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Liver shunt(dog)

Posted Jan 11 2011 11:57am

Liver shunts are a congenital problem in some dogs. During gestation the placenta delivers blood with food and oxygen from the mother through the umbilical vein. This means that in the fetus, circulation is the reverse of circulation after birth, because the fetus’ veins have the oxygenated blood and arteries return unoxygentated blood to the heart. In order to make this work, there is a shunt from the liver venous circulation to the arterial circulation. At birth, the pressure within the circulatory system changes as respiration occurs and this shuts the shunt, which eventually disappears. If this reverse in circulation doesn’t happen for some reason, the liver is deprived of a blood supply and doesn’t develop properly after birth. Many puppies can live with the small functioning portion of the liver for some time but eventually have problems and usually die if the situation is uncorrected. It is possible to surgically close the shunt and the surgery works well. I can remember hearing of one sheltie that was 6 years of age (or possibly older) before a congenital liver shunt was recognized, so some dogs can live a long time with this problem.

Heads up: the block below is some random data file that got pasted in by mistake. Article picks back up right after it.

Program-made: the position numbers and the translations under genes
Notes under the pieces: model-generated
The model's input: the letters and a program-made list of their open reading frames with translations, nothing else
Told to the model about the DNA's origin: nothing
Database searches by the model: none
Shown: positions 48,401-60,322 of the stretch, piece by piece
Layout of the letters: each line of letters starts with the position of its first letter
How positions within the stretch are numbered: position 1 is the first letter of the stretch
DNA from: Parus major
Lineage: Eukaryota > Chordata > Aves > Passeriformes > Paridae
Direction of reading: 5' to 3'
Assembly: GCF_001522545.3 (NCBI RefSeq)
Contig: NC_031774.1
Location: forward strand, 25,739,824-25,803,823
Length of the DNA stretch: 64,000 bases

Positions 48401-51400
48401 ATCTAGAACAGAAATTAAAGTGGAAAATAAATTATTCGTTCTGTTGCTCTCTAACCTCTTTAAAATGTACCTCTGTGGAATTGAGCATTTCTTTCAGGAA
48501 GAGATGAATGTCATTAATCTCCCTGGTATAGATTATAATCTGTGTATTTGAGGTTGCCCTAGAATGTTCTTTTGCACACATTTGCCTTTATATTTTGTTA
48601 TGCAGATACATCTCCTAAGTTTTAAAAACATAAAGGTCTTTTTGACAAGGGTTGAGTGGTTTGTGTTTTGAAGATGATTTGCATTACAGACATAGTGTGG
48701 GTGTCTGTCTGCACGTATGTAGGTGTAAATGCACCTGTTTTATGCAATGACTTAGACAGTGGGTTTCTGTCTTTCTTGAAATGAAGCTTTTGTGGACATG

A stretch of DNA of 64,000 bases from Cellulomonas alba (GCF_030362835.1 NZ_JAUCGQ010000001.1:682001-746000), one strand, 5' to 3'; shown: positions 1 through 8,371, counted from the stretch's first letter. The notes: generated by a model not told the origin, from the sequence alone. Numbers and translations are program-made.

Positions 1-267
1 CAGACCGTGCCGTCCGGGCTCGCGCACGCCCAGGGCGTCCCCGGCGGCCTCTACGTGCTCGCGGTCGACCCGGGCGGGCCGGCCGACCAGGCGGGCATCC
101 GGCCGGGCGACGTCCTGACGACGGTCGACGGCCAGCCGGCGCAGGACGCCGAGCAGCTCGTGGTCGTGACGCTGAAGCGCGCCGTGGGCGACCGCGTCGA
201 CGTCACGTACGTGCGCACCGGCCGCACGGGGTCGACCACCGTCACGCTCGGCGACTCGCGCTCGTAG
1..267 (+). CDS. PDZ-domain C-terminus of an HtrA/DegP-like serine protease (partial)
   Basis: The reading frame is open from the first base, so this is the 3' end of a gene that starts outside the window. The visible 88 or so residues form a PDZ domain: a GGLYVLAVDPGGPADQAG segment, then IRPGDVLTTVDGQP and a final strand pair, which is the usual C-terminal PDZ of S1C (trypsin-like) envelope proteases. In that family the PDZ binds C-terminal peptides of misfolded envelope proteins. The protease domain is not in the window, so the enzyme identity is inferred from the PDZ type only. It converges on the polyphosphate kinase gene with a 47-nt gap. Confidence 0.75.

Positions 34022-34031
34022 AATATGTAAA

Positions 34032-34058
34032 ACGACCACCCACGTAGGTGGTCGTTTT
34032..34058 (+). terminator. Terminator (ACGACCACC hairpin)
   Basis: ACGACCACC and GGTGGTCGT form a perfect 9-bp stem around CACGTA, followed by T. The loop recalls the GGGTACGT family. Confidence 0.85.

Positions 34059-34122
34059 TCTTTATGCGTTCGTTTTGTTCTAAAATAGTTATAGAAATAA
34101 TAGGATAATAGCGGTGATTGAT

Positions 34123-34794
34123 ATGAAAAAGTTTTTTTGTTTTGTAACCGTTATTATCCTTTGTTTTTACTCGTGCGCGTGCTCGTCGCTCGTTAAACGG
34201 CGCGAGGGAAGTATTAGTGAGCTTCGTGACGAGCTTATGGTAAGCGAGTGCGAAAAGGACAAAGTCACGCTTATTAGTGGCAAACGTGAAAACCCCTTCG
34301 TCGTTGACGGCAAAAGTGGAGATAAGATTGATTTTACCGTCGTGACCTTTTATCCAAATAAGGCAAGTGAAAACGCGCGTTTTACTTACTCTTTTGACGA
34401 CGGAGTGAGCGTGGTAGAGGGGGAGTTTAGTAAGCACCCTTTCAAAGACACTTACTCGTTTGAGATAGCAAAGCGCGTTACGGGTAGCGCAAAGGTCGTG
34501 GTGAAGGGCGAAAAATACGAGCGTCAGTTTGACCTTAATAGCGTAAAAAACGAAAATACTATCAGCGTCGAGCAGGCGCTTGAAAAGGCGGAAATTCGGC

Liver shunts are a congenital problem in some dogs. During gestation the placenta delivers blood with food and oxygen from the mother through the umbilical vein. This means that in the fetus, circulation is the reverse of circulation after birth, because the fetus’ veins have the oxygenated blood and arteries return unoxygentated blood to the heart. In order to make this work, there is a shunt from the liver venous circulation to the arterial circulation. At birth, the pressure within the circulatory system changes as respiration occurs and this shuts the shunt, which eventually disappears. If this reverse in circulation doesn’t happen for some reason, the liver is deprived of a blood supply and doesn’t develop properly after birth. Many puppies can live with the small functioning portion of the liver for some time but eventually have problems and usually die if the situation is uncorrected. It is possible to surgically close the shunt and the surgery works well. I can remember hearing of one sheltie that was 6 years of age (or possibly older) before a congenital liver shunt was recognized, so some dogs can live a long time with this problem.

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